That the authenticity of the Shroud of Turin is taken for granted, in various pronouncements of the Holy See cannot be disputed. An Office and Mass “de Sancta Sindone” was formerly approved by Julius II in the Bull “Romanus Pontifex” of 25 April, 1506, in the course of which the Pope speaks of “that most famous Shroud (proeclarissima sindone) in which our Savior was wrapped when he lay in the tomb and which is now honorably and devoutly preserved in a silver casket.” Moreover, the same Pontiff speaks of the treaties upon the precious blood. Composed by his predecessor, Sixtus IV, in which Sixtus states that in the Shroud “men may look upon the true blood and portrait of Jesus Christ himself.” A certain difficulty was caused by the existence elsewhere of other Shrouds similarly impressed with the figure of Jesus Christ and some of these cloths, notably those of Besançon, Cadouin, Champiègne, Xabregas, etc., also claimed to be the authentic linen sindon provided by Joseph of Arimathea, but until the close of the last century no great attack was made upon the genuineness of the Turin relic. In 1898 when the Shroud was solemnly exposed, permission was given to photograph it and a sensation was caused by the discovery that the image upon the linen was apparently a negative — in other words that the photographic negative taken from this offered a more recognizable picture of a human face than the cloth itself or any positive print. In the photographic negative, the lights and the shadows were natural, in the linen or the print, they were inverted. Three years afterwards, Dr. Paul Vignon read a remarkable paper before the Académie des Sciences in which he maintained that the impression upon the Shroud was a “vaporigraph” caused by the ammoniacal emanations radiating from the surface of Christ’s body after so violent a death. Such vapours, as he professed to have proved experimentally, were capable of producing a deep reddish brown stain, varying in intensity with the distance, upon a cloth impregnated with oil and aloes. The image upon the Shroud was therefore a natural negative and as such completely beyond the comprehension or the skill of any medieval forger.



Plausible as this contention appeared, a most serious historical difficulty had meanwhile been brought to light. Owing mainly to the researches of Canon Ulysse Chevalier a series of documents was discovered which clearly proved that in 1389 the Bishop of Troyes appealed to Clement VII, the Avignon Pope then recognized in France, to put a stop to the scandals connected to the Shroud preserved at Lirey. It was, the Bishop declared, the work of an artist who some years before had confessed to having painted it but it was then being exhibited by the Canons of Lirey in such a way that the populace believed that it was the authentic shroud of Jesus Christ. The pope, without absolutely prohibiting the exhibition of the Shroud, decided after full examination that in the future when it was shown to the people, the priest should declare in a loud voice that it was not the real shroud of Christ, but only a picture made to represent it. The authenticity of the documents connected with this appeal is not disputed. Moreover, the grave suspicion thus thrown upon the relic is immensely strengthened by the fact that no intelligible account, beyond wild conjecture, can be given of the previous history of the Shroud or its coming to Lirey.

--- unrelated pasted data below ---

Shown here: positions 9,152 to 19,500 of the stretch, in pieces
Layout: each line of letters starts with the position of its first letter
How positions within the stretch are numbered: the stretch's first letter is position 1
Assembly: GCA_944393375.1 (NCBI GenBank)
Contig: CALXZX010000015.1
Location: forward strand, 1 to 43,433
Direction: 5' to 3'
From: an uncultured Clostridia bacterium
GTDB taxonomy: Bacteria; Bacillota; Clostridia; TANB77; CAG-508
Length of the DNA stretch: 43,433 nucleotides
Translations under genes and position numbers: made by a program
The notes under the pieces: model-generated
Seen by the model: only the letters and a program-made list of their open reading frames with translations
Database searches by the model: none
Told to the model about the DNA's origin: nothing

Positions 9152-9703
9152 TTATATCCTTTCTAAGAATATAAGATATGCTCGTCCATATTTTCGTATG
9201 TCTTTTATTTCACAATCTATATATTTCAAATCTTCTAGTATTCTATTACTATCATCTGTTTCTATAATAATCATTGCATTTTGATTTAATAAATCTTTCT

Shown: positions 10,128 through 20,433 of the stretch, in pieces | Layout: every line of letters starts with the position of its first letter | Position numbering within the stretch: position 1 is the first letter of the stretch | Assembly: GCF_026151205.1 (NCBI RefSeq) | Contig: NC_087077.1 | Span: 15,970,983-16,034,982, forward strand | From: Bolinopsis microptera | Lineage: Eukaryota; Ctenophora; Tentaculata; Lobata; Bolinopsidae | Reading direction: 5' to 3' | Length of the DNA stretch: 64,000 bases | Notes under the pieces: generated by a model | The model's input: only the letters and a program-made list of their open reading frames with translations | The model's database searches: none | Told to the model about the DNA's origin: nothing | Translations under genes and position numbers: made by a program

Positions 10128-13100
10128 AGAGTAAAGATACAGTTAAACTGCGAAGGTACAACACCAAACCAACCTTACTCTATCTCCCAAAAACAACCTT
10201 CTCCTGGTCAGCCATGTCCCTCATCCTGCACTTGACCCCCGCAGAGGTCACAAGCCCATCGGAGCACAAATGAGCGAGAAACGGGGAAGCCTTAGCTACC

An animated controversy followed and it must be admitted that though the immense preponderance of opinion among learned Catholics (see the statement by P.M. Baumgarten in the “Historiches Jarbuch”, 1903, pp. 319-43) was adverse to the authenticity of the relic, still the violence of many of its assailants prejudiced their own cause. In particular the suggestion made of blundering or bad faith on the part of those who photographed were quite without excuse. From the scientific point of view, however, the difficulty of the “negative” impression on the cloth is not so serious as it seems. This Shroud like the others was probably painted without fraudulent intent to aid the dramatic setting of the Easter sequence:

Die nobis Maria, quid vidisti in via
Angelicos testes, sudarium et vestes.

turin3_2175951bAs the word sudarium suggested, it was painted to represent the impression made by the sweat of Christ, i.e. probably in a yellowish tint upon unbrilliant red. This yellow stain would turn brown in the course of centuries, the darkening process being aided by the effects of fire and sun. Thus, the lights of the original picture would become the shadow of Paleotto’s reproduction of the images on the shroud is printed in two colours, pale yellow and red. As for the good proportions and æsthetic effect, two things may be noted. First, that it is highly probable that the artist used a model to determine the length and position of the limbs, etc.; the representation no doubt was made exactly life size. Secondly, the impressions are only known to us in photographs so reduced, as compared with the original, that the crudenesses, aided by the softening effects of time, entirely disappear.

Lastly, the difficulty must be noticed that while the witnesses of the fifteenth and early sixteenth centuries speak of the image as being then so vivid that the blood seemed freshly shed, it is now darkened and hardly recognizable without minute attention. On the supposition that this is an authentic relic dating from the year A.D. 30, why should it have retained its brilliance through countless journeys and changes of climate for fifteen centuries, and then in four centuries more have become almost invisible? On the other hand if it be a fabrication of the fifteenth century this is exactly what we should expect.  1914 Catholic Encyclopedia